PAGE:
http://fiskerforum.dk/en/news/b/new-...-headline-lift



Vónin’s Flyer is designed to utilise a trawler’s towing speed to provide lift, replacing at least some of the floats on a trawl’s headline.

The concept is nothing new and headline kites have been in existence for many years, although they are known to often be temperamental and not easy to rig correctly. So Vónin has taken this existing concept and re-thought it from scratch, coming up with a self-righting lift device that can be rigged to a trawl’s headline.

Incorporating a float at each end of the Flyer gives it its own buoyancy, enabling it to right itself to the optimal orientation as the trawl is towed, and the lift generated it proportional to the towing speed.

‘A standard Bacalao 630 trawl of the type that the Faroese pair teams use is normally rigged with 150 eight-inch floats, and the theory is that towing at 3.5 knots we can replicate the same lift with just six Flyers,’ Bogi Nón said, adding that there are also possibilities for the Flyer with pelagic trawls and shrimp gear.

It hasn’t been an entirely painless development process, as the prototype with 11 inch floats proved to be too powerful, hence the design being re-thought with eight inch floats. Selecting the right materials has also not been easy, balancing the right combination of strength, rigidity and flexibility to cope with the rough handling it inevitably gets on a trawler’s deck.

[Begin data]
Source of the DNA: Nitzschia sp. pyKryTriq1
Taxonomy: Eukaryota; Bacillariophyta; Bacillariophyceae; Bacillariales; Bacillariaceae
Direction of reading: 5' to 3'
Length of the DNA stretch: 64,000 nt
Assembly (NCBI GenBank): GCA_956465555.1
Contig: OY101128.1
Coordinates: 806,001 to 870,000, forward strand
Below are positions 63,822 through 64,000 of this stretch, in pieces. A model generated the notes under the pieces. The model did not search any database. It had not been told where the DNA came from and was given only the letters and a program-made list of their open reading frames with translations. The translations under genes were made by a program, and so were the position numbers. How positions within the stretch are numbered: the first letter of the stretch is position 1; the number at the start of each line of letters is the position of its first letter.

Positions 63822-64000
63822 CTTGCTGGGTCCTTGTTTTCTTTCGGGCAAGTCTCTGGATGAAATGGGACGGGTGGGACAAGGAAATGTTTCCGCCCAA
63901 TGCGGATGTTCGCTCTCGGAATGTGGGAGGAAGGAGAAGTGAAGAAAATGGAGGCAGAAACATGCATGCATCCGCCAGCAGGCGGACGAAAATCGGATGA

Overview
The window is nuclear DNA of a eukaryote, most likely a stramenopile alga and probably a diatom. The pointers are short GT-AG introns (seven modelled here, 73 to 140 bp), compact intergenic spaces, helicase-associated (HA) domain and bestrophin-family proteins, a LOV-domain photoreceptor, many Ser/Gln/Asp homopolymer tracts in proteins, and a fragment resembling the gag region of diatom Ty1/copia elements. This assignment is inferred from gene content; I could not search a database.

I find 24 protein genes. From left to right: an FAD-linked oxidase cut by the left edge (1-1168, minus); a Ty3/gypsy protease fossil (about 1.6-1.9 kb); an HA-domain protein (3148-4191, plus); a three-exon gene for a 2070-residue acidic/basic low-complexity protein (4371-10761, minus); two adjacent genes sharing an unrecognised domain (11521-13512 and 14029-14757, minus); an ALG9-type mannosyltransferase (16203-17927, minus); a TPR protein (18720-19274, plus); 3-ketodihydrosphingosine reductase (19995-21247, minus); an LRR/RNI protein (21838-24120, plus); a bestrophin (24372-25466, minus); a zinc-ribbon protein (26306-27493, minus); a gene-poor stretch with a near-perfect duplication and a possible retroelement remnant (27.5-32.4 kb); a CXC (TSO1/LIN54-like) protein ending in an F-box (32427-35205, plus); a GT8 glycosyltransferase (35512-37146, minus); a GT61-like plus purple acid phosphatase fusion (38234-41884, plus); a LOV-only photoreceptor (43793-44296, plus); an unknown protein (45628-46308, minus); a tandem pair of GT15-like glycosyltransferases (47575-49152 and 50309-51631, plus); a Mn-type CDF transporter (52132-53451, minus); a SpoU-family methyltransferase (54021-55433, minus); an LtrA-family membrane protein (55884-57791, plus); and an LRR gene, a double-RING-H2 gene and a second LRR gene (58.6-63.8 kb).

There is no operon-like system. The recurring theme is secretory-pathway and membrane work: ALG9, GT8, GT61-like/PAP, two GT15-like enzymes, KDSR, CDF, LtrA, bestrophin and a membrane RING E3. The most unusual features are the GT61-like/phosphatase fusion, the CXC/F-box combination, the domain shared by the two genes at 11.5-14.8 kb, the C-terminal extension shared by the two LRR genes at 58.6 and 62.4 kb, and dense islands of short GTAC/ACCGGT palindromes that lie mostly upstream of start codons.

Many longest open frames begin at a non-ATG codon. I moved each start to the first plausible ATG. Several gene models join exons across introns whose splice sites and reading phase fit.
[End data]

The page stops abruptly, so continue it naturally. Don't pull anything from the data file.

The Flyer comes as a moulded unit with two attachment points for it to be fixed to a trawl’s headline.

‘We have already done trials with eleven and eight inch Flyers, and now we’re in the process of a final set of trials on pair team Rógur and Lerkur. They tow two trawls together, so we get some very precise results in comparing a standard trawl with one rigged with Flyers.’

He commented that the Flyer is unlikely to completely replace floats, in spite of the exceptional lift it can generate.

‘We expect that we’ll need to keep some floats on the wing tips to help the gear square away when it’s shot and also to maintain some flotation for the headline if the trawl is caught on a fastener, although the Flyer also has its integral buoyancy.’

‘There’s also an environmental angle to this, as trawl floats are frequently broken or lost and plastic pollution in the ocean is an increasingly serious concern. So the Flyer reduces the amount of plastic in the water as there are fewer of them compared to a headline lined with conventional trawl floats.’

Source: Vónin